Orientation (Benchmarks #2) - Kate Canterbary



Late, late, late, late, late. How the hell am I this late?

If you asked my mother, she'd tell you I did this in varying degrees every year. She'd say it started in preschool, right around the time I was able to fully comprehend the notion of a new school year. I'd stalk the mailbox for my teacher assignment. I'd stay awake for days at a time, agonizing over which friends might be in my class. Lists upon lists of school supplies. An entire week was earmarked for breaking in shoes, trying on outfits, loading and unloading my backpack, timing my morning get-ready routine.

She'd say my fits of new school year fastidiousness were the product of my perfectionism, my Type A personality, my anxious disposition. Even at four years old, I'd possessed all three the way I'd possessed my skin and bones and blood.

If you asked me, I'd say the first days of school neuroses were passed down to me like a vintage pair of penny loafers. My mother was a teacher. She'd spent thirty years—and counting—in the company of Portsmouth, New Hampshire's fourth graders and no one was more high-strung come the end of summer than her. And that was a noteworthy feat considering my divorce attorney sister was a lifelong insomniac who survived on little more than iced coffee, Twizzlers, and the souls of those fools who dared to cross her.

Regardless of the origin of my issues, they were mine and they visited every August, but they didn't look the same these days. At twenty-nine years old, I still obsessed over class rosters and supply lists and morning routines. The hunt for the perfect pair of school shoes never ended. Now, my obsessions included taking apart my curriculum and putting it back together in an order that pleased me, organizing and reorganizing my classroom, and running an entire quarter's worth of copies before the first day of school.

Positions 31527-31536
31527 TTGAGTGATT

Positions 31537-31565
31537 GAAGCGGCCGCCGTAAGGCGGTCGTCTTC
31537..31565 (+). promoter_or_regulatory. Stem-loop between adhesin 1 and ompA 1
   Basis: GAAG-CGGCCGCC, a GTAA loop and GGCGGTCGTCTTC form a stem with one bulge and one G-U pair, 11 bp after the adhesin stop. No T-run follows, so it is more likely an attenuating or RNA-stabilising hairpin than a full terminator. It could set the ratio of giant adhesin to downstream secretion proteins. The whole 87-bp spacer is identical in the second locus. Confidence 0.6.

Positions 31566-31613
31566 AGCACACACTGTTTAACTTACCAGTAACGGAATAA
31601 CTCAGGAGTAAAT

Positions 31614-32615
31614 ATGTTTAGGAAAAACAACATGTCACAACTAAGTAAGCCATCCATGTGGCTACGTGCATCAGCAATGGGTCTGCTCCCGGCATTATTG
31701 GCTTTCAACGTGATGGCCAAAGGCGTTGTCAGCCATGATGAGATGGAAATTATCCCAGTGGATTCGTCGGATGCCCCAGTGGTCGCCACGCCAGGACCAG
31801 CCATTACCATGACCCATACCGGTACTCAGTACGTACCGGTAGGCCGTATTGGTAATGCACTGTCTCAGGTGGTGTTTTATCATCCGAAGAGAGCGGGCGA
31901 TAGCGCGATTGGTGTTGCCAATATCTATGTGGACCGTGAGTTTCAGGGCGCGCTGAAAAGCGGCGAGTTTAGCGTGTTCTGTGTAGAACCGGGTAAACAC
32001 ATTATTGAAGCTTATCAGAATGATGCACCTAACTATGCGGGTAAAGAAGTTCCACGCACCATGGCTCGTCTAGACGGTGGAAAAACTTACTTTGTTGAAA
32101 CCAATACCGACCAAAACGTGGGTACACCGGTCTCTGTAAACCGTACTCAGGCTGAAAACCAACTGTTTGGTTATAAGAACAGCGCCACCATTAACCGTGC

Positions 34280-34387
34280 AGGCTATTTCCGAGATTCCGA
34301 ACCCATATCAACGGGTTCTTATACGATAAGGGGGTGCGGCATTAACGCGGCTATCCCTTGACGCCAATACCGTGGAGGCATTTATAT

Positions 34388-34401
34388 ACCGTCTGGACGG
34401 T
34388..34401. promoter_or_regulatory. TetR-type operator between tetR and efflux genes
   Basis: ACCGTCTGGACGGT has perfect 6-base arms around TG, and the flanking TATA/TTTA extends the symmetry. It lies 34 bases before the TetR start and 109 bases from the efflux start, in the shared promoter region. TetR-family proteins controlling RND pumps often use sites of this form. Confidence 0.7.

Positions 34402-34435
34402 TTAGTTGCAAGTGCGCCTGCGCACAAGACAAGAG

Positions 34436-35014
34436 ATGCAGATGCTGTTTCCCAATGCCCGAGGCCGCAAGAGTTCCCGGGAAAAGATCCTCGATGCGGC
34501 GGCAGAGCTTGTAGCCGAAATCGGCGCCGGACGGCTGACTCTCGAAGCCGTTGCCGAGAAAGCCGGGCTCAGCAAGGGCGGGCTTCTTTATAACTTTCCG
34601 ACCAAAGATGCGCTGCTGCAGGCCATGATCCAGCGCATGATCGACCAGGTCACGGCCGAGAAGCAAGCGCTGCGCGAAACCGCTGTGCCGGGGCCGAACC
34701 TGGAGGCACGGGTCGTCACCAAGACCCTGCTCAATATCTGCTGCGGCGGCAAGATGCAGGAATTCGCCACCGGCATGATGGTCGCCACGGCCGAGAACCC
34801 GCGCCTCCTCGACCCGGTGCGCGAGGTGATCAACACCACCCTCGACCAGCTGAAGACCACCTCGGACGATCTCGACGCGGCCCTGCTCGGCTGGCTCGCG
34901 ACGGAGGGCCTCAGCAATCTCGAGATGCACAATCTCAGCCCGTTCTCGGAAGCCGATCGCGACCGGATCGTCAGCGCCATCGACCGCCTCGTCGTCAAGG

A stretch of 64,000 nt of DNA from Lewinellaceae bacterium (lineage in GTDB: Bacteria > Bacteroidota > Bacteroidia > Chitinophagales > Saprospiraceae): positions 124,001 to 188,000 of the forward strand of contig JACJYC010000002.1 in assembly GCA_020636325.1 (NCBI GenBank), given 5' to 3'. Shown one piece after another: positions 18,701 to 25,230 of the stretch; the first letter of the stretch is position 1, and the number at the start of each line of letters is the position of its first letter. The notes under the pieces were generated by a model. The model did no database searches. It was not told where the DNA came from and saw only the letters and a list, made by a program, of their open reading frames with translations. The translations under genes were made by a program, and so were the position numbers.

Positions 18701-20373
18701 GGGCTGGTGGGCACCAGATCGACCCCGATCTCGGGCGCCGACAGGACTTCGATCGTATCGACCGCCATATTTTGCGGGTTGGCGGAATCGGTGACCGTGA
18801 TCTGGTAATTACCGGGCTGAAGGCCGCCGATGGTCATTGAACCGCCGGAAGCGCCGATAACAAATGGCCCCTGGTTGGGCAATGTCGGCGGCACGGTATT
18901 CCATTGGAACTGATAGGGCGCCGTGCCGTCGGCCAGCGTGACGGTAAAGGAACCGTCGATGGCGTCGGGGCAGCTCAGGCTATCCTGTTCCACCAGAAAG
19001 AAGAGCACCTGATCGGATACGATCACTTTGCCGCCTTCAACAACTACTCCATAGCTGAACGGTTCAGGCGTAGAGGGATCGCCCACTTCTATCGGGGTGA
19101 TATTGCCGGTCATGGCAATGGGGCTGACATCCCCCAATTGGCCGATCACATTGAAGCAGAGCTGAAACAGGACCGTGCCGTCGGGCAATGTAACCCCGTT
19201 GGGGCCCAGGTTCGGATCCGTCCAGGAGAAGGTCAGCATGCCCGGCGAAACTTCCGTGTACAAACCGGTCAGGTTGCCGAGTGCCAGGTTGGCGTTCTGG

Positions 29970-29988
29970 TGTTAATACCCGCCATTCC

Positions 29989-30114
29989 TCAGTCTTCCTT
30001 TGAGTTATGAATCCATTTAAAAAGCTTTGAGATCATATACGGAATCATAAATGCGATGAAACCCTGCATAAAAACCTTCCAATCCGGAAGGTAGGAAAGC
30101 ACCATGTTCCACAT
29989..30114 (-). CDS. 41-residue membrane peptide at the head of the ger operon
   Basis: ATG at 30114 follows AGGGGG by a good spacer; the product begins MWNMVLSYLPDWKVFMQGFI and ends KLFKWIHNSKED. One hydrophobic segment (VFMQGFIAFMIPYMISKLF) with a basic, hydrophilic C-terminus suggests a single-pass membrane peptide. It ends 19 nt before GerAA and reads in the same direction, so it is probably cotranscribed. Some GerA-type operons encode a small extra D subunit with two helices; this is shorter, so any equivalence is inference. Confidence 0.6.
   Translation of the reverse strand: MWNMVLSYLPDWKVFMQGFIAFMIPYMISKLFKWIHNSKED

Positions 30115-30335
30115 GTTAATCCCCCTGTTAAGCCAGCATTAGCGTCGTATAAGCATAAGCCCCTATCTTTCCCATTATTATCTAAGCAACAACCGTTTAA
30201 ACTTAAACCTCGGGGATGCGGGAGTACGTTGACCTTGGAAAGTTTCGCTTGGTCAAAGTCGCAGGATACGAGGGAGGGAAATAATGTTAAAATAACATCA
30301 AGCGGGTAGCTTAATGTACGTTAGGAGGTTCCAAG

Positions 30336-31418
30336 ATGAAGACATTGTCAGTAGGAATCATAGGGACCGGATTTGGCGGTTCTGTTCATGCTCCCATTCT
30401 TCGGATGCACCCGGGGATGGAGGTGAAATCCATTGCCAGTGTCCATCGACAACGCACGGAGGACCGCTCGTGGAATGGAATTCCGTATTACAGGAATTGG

And, apparently, showing up late for the start of teacher in-service at my new school.

"Seriously. How the hell did I manage this?" I mumbled as I slammed the car door shut and sprinted toward the building. In Boston's soupy August heat, I knew running in my trousers, green gingham shirt, and funky tie meant I'd be sweaty and wrinkled before reaching the door. But then again—"Where the hell is the door?"

I skittered to a stop where I'd expected to find the main entrance. Instead of a handful of stairs and gleaming double doors, I found a pile of jackhammered rubble, plywood, and caution tape. No detour sign in sight.

I couldn't stomach another look at the time, instead swiveling my head from side to side in search of an alternative entry point. For lack of a better option, I headed toward the bus lane. I didn't remember enough of the building floor plan from my interview back in April to know where I was going, but after teaching in five different buildings over the past seven years, I knew there was always a door near the bus lane.

With every step, my jittery mind created increasingly ridiculous horror stories. Cutting through the in-progress meeting while my new colleagues watched me search for an empty seat like the sad fool who couldn't keep it professional for a single day. Finding my way into the building only to discover I had the date wrong, much to the annoyance of the school secretary. Having to climb in through a window and managing to come crashing down on the principal's desk. Sitting through a perfectly lovely professional development session only to get fired at the end of the day because I was incapable of arriving at work on time.

"Hey there."

"H-Hey," I stammered. I closed my fingers around the strap of my messenger bag as I glanced up at the wide slab of man in front of me. In the back of my mind—the section not consumed with keeping my job—I knew this man was all of my favorite things. Tall and broad, bronzed like a statue, and a smile so bright it rivaled the sun.

I was none of those things. I refused to speculate whether that made them my favorites.

"Need some help?" he asked.

My gaze landed on his polo shirt. Specifically, the way it hugged his shoulders as if testing the fabric's limits. The school crest was embroidered over his heart and that was a wonderful invitation to eye-fondle his chest. A ball cap shadowed his eyes, but I was certain he was blond underneath it. The golden fuzz